In the days of analog film, the price you paid for high-ISO film was grain — that speckled array of silver-halide particles that often ruined an image, or at the very least prohibited you from enlarging it much.
Nowadays, the byproduct of high-ISO photography is noise. Sure, each few years brings along better high-ISO performance, but even the best of cameras have their limits.
Thankfully, noise is much easier to deal with in the digital age than grain ever was in the days of darkrooms. Not only is it possible to reduce noise in images, there are dozens of ways to accomplish the task.
To demonstrate just one of the methods, Blake Rudis of f64 Academy has shared a wonderful tutorial. Throughout the eight minute walk-through, Rudis takes viewers through one of the more unconventional ways of getting rid of unwanted noise. It’s by no means a simple solution, but with a little bit of Photoshop knowledge, it turns out to be one of the most effective.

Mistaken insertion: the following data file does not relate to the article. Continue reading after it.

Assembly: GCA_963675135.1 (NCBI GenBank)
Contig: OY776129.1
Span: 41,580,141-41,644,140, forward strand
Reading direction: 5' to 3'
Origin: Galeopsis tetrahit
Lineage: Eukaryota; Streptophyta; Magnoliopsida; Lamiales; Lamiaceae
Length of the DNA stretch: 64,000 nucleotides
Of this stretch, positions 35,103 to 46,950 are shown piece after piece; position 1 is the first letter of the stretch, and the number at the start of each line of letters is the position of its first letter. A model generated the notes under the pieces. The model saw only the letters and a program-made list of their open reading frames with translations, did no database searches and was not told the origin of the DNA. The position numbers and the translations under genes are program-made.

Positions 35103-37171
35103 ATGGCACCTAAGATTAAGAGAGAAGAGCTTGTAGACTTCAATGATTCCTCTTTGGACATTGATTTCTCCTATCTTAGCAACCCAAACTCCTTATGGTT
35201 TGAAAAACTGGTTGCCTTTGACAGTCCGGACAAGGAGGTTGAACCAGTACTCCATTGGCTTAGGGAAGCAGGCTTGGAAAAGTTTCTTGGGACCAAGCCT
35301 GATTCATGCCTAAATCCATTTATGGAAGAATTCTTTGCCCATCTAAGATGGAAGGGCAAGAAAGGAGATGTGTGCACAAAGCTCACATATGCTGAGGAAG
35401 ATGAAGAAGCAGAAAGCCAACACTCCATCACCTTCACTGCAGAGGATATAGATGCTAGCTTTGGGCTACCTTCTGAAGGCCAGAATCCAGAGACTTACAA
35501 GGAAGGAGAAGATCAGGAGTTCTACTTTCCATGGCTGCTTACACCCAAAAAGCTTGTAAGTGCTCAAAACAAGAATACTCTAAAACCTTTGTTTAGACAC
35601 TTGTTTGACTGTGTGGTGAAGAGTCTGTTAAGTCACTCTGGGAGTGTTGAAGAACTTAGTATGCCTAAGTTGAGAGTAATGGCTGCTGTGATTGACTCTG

Something worth noting before diving into the tutorial is that noise most often affects an image in the shadows, due to a range of limitations of the pixels on a camera’s sensor. Thus, to minimize any unnecessary image quality loss, Rudis’ technique focuses on compositing the image using various clipping masks and layer styles so that only the shadows of the image are affected by the noise-reduction technique.
It might take a few watches to catch on to the entire process, but once you have it down, you’ll have the process in your arsenal to use when needed. To further simplify it in the future, you could even create a series of Photoshop actions to automate the process a bit more.
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